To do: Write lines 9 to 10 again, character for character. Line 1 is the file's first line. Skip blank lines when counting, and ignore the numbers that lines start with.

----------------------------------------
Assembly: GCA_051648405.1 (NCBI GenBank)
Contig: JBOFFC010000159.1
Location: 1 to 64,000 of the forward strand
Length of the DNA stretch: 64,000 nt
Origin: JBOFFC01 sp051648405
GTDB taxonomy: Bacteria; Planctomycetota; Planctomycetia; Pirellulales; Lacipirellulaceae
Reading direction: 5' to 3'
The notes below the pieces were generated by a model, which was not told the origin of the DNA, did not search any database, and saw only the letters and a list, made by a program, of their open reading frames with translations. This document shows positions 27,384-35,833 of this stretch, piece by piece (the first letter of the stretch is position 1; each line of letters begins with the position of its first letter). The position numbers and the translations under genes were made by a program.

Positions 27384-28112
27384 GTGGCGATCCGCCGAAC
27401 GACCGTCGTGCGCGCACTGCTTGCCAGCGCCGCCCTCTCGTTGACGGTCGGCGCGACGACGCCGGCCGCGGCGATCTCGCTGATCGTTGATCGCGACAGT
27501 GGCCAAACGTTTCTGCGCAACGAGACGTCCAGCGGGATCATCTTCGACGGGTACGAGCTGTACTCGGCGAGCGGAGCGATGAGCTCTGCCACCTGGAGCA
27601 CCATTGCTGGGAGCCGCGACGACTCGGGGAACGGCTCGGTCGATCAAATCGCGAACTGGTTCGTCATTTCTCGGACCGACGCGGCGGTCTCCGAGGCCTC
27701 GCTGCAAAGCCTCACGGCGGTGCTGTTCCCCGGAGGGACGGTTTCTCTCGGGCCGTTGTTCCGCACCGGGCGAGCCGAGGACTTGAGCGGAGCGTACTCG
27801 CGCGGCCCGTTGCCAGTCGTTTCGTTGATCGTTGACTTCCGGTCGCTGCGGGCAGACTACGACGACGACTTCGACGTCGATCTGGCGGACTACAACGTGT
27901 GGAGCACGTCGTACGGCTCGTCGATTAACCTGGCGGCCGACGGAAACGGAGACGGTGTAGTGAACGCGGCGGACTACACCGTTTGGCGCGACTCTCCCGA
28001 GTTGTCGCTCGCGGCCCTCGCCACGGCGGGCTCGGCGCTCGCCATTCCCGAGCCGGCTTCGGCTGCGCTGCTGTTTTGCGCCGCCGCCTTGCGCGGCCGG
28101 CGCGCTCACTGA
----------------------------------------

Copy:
Positions 27384-28112
27384 GTGGCGATCCGCCGAAC